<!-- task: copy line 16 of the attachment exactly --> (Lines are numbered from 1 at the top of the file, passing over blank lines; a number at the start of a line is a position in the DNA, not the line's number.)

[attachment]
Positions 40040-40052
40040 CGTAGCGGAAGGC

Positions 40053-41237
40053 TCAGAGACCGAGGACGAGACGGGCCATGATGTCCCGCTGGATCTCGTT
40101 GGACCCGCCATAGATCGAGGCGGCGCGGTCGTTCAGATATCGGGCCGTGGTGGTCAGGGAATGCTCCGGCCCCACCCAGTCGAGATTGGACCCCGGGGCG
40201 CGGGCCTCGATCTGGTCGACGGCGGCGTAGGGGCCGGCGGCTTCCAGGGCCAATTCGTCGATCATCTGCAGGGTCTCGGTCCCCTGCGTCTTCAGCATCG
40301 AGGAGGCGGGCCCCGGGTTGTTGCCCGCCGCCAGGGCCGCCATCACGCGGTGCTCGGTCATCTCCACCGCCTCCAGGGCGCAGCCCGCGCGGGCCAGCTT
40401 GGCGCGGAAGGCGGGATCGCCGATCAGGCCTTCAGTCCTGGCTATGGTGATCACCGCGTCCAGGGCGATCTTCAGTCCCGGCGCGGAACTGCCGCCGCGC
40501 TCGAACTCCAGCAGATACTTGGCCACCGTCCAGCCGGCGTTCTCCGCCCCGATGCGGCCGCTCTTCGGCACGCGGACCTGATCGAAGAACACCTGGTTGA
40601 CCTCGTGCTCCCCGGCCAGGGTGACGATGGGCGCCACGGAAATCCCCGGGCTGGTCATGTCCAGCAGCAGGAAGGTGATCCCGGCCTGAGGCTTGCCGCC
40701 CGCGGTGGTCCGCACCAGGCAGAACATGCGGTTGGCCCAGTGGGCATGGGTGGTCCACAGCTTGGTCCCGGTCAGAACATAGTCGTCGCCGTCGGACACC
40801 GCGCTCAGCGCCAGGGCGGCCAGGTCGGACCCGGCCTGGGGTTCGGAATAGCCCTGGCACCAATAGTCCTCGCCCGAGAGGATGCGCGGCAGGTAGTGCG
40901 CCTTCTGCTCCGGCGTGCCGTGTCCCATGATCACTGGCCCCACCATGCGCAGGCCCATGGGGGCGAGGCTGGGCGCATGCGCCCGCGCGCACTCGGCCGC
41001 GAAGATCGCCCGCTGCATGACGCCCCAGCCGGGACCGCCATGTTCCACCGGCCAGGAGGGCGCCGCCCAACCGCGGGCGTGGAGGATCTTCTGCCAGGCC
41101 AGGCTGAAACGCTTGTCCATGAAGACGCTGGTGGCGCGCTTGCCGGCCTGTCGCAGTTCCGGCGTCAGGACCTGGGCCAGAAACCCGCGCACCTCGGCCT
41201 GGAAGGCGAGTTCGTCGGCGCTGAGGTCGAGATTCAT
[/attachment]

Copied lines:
41201 GGAAGGCGAGTTCGTCGGCGCTGAGGTCGAGATTCAT